It’s human nature to embrace new technologies that offer distinct advantages over the old way of doing things. Likewise, it’s almost inevitable to later discover that adopting the new technology required making tradeoffs that were not obvious at the outset. For example, embracing the automobile over the horse revolutionized personal transportation, but it also affected everything from the environment to the energy sector. More recently, switching from landline telephones to wireless smartphones put extraordinary amounts of information at people’s fingertips, but again, there have been tradeoffs. Accepting tradeoffs is part of embracing change, which is why organizations considering cloud-dependent cybersecurity solutions should understand the associated risks.
Two Types of Cloud-Dependent Security
For the sake of simplicity, we’ll explore two popular cloud-dependent cybersecurity approaches. The first example will cover solutions that store malware signatures (and other identifiable threat data) in the cloud and then distribute it to endpoints. The second example will describe cloud solutions that collect threat data from endpoints and then analyze it in the cloud.
Pushing Threat Information from the Cloud
The first cloud-dependent approach requires endpoints to remain connected to the cloud so their threat databases are updated with the latest malware indicators. The cloud functions as a system for centralized distribution of threat data, keeping endpoints informed of the latest known viruses, remote access Trojans (RATs), and worms. This approach offers advantages over older strategies that used IT staff to manually initiate updates or asked end-users to keep their systems current. However, like all innovations, switching to cloud-dependent security comes with certain tradeoffs that may not be immediately obvious.
One big change in adopting this approach is an organization’s endpoints become totally reliant on the cloud for protection from newer threats. Under ideal circumstances, every computer, tablet, and protected device will continuously maintain its cloud connection and never miss an update. In reality, however, organizations often have technology that does not update regularly or connect to the cloud for a variety of reasons.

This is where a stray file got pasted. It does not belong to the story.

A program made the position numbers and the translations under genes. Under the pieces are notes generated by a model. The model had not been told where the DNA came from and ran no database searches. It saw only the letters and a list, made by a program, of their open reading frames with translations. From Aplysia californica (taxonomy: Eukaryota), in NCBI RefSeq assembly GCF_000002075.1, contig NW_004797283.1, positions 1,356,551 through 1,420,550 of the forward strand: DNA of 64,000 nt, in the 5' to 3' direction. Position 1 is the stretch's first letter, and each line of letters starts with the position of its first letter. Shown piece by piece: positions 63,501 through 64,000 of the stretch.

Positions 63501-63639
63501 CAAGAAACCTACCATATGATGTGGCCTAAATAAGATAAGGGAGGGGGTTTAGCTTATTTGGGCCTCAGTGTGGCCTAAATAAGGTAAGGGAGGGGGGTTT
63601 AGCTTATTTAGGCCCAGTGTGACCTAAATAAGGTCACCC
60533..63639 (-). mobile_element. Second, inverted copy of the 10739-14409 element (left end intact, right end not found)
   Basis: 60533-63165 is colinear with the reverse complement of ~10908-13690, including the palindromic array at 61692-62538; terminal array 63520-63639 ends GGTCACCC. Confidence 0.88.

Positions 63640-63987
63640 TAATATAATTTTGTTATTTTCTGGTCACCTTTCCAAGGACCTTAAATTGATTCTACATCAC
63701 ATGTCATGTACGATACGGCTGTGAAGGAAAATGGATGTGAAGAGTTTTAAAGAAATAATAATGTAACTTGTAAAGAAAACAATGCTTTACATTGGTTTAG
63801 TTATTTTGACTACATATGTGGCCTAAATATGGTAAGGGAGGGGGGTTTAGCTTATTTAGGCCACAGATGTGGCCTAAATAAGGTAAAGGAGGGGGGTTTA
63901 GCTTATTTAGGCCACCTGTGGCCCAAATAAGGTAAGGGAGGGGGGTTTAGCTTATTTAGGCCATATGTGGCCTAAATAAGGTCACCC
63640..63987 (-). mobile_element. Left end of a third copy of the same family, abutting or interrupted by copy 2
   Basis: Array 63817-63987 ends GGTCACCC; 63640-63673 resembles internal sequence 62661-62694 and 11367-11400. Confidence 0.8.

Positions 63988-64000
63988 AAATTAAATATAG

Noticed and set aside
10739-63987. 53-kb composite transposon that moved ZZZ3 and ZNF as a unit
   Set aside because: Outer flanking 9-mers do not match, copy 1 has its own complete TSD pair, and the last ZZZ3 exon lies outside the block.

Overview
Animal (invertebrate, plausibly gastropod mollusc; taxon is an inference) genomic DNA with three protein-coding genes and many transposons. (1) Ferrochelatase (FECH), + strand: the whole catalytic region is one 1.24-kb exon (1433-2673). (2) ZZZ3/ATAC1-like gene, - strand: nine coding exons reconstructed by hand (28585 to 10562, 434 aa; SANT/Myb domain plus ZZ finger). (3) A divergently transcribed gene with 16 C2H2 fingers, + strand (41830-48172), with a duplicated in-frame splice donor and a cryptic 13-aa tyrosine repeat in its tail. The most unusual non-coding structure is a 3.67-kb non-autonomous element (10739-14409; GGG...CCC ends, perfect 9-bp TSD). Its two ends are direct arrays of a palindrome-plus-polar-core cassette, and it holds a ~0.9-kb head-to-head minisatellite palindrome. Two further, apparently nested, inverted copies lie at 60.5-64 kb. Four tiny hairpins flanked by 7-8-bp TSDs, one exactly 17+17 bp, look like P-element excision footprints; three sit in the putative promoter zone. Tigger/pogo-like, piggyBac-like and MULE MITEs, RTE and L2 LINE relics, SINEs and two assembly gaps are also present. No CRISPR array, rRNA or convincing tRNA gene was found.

Some technology is only used occasionally and not powered on when new updates are pushed to devices. Other endpoints may encounter problems during updates and fail to integrate the latest threat information until their technical issues are addressed. Some devices may not be able to accept certain updates because doing so interferes with other software required for their core mission. Furthermore, when zero-day attacks are unleashed, it can take time for providers to update the cloud with new threat indicators. During this time, all cloud-dependent endpoints remain vulnerable to the new threat.
Pulling Threat Information into the Cloud
Another approach to cloud-dependent security is having endpoints send their threat information to the cloud for analysis. This method frees endpoints from the burden of having to use their own resources to crunch threat data. Organizations may also feel a sense of security, believing the cloud vendor is using the power of big data to uncover cyberthreats. However, there are security tradeoffs with taking this approach as well.
For example, allowing a cloud provider to process threat data sends information owned by the organization outside its secure network. It entrusts whatever data the vendor collects to cloud resources controlled by a third party. This can be especially troubling when one considers that cloud misconfigurations have caused security breaches totaling nearly $5 trillion (USD). Data control issues have led the government of the U.K. to restrict some agencies from using security providers that move information out of the country. Once data leaves the organization, it is no longer fully controlled, and this may create regulatory or security problems.